Duller, Matthias | Austria
Matthias Duller studied sociology (BA 2009) and Southeast European history (MA 2011) in Graz, Cluj-Napoca, and Zadar, and received his PhD in sociology from the University of Graz in 2017. Since 2012 he has worked in several research projects on Cold War social science in the sociology department in Graz where he has also taught courses on the history of sociology, social studies of science, sociological theory and empirical social research. After his graduation, he held a postdoc positions in Graz, at the Center for Advanced Study Sofia (2018), and the Institute for Advanced Study at Central European University in Budapest (2018-19). Matthias’s research focuses on the political conditions of the social sciences in Eastern Europe under communist rule and involves East-West comparisons and transnational contacts and influences across the Iron Curtain. He authored and co-authored articles mainly on the historical sociology of the social sciences that were published in journals such as History of the Human Sciences and European Societies or as book chapters with Cambridge UP, CEU Press, and others. He is a guest editor of a special issue of Stan Rzeczy on sociology under socialism (with M. Pawlak) and a co-editor (with C. Fleck and V. Karády) of Shaping Human Science Disciplines: Institutional Developments in Europe and Beyond (Palgrave Macmillan, 2018).
Project at IAS-STS: East European academic exchange scholars in the West, 1956-1989
Between 1957 and 1969 the US-American Ford Foundation brought more than 700 social scientists, humanities scholars, journalists, as well as physical scientists and engineers from East European communist countries to the USA and Western Europe for extended study and research trips. The earliest and, with respect to non-Soviet communist countries, biggest academic East-West exchange program was a highly sensitive diplomatic affair. The American rationale was to make already anti-Soviet (and possibly anti-Communist) intellectuals a generous offer in order to increase the likelihood that they would become dissenting voices upon the return to their home countries. The communist governments, on the other hand, hoped to train experts as well as party intellectuals in areas of research where they lagged behind Western standards. The disciplinary composition and the process of selecting candidates therefore turned out to be the central political struggle between the two sides.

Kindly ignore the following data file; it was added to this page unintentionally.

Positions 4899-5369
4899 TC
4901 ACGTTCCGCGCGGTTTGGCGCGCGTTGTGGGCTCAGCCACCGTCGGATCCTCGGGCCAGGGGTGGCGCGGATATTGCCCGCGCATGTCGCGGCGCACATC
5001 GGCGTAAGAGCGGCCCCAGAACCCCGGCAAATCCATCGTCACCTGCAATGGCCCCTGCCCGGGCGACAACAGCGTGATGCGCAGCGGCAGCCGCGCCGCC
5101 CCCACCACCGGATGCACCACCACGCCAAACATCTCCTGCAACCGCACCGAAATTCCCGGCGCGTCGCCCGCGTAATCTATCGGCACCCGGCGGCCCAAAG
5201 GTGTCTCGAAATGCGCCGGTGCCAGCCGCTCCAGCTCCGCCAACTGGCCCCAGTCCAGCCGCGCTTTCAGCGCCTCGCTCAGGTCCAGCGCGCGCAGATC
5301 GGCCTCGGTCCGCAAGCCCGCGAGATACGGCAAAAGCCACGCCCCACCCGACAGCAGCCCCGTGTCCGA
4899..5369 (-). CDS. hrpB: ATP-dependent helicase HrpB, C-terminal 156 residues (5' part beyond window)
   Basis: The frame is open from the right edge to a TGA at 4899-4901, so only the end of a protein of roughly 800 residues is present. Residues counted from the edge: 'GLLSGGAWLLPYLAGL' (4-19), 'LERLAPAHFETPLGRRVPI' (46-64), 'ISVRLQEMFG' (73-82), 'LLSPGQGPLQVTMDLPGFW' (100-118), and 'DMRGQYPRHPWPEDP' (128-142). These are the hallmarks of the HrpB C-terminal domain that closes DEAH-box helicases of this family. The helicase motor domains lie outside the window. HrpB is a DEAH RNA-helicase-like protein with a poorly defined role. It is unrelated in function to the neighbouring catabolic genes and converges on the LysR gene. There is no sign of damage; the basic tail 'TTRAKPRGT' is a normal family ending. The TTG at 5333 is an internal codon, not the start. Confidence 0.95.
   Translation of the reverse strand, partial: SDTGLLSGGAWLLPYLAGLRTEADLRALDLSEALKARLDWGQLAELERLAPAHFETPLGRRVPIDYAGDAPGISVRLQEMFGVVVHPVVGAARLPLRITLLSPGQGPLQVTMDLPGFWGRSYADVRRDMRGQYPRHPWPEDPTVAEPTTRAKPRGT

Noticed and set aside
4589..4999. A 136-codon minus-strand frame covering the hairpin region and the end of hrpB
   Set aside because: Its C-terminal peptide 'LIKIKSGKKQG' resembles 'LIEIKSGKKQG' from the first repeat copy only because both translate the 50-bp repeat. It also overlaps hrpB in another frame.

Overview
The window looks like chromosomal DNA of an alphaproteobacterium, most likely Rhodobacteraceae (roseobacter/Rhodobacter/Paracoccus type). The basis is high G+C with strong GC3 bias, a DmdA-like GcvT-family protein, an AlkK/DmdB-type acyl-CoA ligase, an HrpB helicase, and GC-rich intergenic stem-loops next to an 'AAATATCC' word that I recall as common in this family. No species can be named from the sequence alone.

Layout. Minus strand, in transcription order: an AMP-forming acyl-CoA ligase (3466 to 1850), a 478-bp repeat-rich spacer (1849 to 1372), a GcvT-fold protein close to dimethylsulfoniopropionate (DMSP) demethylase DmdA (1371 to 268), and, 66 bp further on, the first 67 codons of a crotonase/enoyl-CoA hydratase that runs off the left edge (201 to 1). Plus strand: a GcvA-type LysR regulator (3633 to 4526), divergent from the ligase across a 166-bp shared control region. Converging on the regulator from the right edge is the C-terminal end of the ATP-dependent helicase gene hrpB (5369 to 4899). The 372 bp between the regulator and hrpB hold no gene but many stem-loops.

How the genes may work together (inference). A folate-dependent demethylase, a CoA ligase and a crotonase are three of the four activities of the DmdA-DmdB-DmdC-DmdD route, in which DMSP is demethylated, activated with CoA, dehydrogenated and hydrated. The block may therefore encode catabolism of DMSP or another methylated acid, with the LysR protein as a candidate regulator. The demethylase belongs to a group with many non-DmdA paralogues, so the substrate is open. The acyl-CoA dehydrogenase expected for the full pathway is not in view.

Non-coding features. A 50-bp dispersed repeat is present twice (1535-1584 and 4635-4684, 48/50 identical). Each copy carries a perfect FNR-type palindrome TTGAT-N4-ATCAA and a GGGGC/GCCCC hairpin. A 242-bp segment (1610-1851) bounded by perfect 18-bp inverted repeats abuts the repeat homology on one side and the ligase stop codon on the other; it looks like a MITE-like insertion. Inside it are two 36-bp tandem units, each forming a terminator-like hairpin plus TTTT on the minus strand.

During my stay at the IAS-STS, I will produce a dataset of all East European Ford Foundation fellows from Poland, Yugoslavia, and Hungary for the period 1957-1969 as well as those funded by the follow-up organization, IREX, until 1989. This will provide a basis to assess the political effects of this exchange program in different countries and over time.
Contact: firstname.lastname@example.org; Skype: hiasiati
Fleck, C., Duller, M. & Karady, V. (eds.) 2018. Shaping Human Science Disciplines: Institutional Developments in Europe and Beyond. Cham: Palgrave Macmillan. https://www.palgrave.com/us/book/9783319927794
Duller, M. 2018. "Yugoslav Sociology: Political Autonomy under a Single-Party Regime." In Social Sciences in the ”Other Europe” since 1945, edited by Adela Hîncu and Victor Karady. Budapest: Pasts, Inc., Central European University, pp. 159-184. http://ceupress.com/book/social-sciences-other-europe-1945
Duller, M., Korom, P., Schögler, R. & Fleck, C. 2018. “Scholars as European public intellectuals? Media interventions in the 2014 European Parliament election campaign.” European Societies 20 (1): 322-353. doi: 10.1080/14616696.2017.1402119
Duller, M. 2016. "Internationalization of Cold War Systems Analysis: RAND, IIASA, and the Institutional Reasons for Methodological Change." History of the Human Sciences 29 (4/5): 172-190. doi: 10.1177/0952695116667882
Duller, M. 2015. "Area studies, history of." International Encyclopedia of the Social and Behavioral Sciences, Second Edition, edited by James D. Wright. Oxford: Elsevier, pp. 949–954. doi: 10.1016/B978-0-08-097086-8.03052-X